A BATTING WITH BIMAL BREAKING REPORT: The number three batsman is not necessarily the best, says Ian Chappell

Chappell does not believe in the “myth” that all number three batsmen are the best

Legendary Australia batsman Ian Chappell has dismissed ongoing speculation amongst the cricketing community that the number three batsman of any team is the best.

Chappell noted that the same is true of the current Australian batting lineup and added that all the batsmen need to get their act together and stay consistent after their dismal performance in the final Test against South Africa at Perth saw them lose the golden opportunity of becoming the new number one Test team.

Writing in his column for News.com.au, Chappell said: “The myth that the best batsman should be at three was born in the Bradman era. However, he should at least reside in the top four and not be parked away at five as is currently the situation.”

Chappell stated that batsman David Warner and all-rounder Shane Watson should be opening the batting for Australia since it would be an ideal left and right hand combination, but also due to the fact that it reminded him of Michael Slater and Mark Taylor, where one was the aggressor, while the other played with more discipline.

“That makes David Warner and Watson the ideal pair, as the former can quickly devastate the opposition and the latter plays pace well and is rarely dismissed early,” Chappell added.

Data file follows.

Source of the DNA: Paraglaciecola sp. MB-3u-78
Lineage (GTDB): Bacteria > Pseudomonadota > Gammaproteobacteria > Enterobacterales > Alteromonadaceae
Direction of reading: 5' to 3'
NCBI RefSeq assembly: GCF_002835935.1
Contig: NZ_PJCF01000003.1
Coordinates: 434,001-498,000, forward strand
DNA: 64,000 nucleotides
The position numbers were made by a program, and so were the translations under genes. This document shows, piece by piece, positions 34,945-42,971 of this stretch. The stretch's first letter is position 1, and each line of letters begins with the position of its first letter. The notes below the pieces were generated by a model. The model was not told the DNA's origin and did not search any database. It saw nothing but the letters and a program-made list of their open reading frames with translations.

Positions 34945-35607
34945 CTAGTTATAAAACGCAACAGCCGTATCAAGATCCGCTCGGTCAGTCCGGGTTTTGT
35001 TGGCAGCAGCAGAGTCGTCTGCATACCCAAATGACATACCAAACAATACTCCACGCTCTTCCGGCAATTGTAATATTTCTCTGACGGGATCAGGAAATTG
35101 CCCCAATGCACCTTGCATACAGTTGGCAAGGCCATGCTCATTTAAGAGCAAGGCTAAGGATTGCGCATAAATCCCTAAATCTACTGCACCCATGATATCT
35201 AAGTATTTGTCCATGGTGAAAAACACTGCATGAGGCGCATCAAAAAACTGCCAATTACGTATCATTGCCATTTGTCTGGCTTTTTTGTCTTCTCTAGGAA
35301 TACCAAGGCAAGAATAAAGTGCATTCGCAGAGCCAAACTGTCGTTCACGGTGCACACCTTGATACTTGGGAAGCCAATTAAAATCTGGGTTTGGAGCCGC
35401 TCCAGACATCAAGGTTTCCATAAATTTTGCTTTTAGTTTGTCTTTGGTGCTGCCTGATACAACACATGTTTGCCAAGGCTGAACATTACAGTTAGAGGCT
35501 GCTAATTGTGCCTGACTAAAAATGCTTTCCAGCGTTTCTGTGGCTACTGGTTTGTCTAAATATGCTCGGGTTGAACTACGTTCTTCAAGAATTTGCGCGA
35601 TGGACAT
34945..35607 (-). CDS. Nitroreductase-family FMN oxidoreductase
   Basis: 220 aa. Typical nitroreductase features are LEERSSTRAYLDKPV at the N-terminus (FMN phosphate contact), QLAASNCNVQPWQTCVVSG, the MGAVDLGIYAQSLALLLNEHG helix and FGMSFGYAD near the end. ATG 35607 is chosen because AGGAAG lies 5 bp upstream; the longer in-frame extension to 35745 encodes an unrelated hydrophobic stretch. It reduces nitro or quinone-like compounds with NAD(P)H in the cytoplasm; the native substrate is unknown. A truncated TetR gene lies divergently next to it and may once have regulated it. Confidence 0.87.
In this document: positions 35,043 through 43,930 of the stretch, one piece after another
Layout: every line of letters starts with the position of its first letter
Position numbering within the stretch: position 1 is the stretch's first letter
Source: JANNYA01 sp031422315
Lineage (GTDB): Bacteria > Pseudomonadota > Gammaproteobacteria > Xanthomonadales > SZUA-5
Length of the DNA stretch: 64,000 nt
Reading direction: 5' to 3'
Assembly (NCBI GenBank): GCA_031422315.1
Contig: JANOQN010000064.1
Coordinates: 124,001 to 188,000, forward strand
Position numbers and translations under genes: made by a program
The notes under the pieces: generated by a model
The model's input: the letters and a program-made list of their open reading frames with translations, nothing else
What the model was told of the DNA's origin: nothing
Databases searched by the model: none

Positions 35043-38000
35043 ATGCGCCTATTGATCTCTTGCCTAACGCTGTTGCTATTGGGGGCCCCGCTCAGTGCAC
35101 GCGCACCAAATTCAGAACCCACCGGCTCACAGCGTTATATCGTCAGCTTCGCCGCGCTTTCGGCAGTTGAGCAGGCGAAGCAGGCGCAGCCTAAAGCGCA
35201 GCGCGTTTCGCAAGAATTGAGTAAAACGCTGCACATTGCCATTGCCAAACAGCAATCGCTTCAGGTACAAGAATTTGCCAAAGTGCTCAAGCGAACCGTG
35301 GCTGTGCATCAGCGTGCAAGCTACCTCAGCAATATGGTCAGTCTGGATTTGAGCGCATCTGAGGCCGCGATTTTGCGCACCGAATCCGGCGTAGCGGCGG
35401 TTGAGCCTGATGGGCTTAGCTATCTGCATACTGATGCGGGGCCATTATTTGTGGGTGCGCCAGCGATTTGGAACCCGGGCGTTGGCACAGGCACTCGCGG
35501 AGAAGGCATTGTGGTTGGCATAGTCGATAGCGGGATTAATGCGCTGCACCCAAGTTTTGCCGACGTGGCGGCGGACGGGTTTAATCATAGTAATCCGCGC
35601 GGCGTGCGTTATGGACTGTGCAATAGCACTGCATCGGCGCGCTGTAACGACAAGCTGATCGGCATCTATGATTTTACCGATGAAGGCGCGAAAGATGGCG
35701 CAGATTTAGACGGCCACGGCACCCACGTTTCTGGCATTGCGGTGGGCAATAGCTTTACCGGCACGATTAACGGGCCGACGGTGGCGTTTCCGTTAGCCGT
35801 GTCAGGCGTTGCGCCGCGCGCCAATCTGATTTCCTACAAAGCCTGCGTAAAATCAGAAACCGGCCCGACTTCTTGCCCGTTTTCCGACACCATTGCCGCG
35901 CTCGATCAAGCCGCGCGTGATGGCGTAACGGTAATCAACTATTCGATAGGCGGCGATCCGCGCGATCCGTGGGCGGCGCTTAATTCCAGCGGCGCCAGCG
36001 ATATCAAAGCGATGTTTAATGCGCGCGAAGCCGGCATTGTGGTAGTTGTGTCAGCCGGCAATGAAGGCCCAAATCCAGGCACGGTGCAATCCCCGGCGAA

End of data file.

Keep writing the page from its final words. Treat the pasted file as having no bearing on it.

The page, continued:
The former Australia cricketer further mentioned that a number four batsman should be similar to a Greg Chappell or Mark Waugh, whereby they are able to play a variety of shots and have the ability to get things under control or speed the innings up at any given point in time.

In terms of the number five or six batsman, Chappell simply stated that they should be equally comfortable against pace and spin bowling.

“The current team, with a plethora of openers, is in part a reflection on the dearth of young players successfully batting in crucial positions for their states,” Chappell said. “The system is not producing young players to plug these gaps at Test level and the Argus report has done little to rectify the flaws.”

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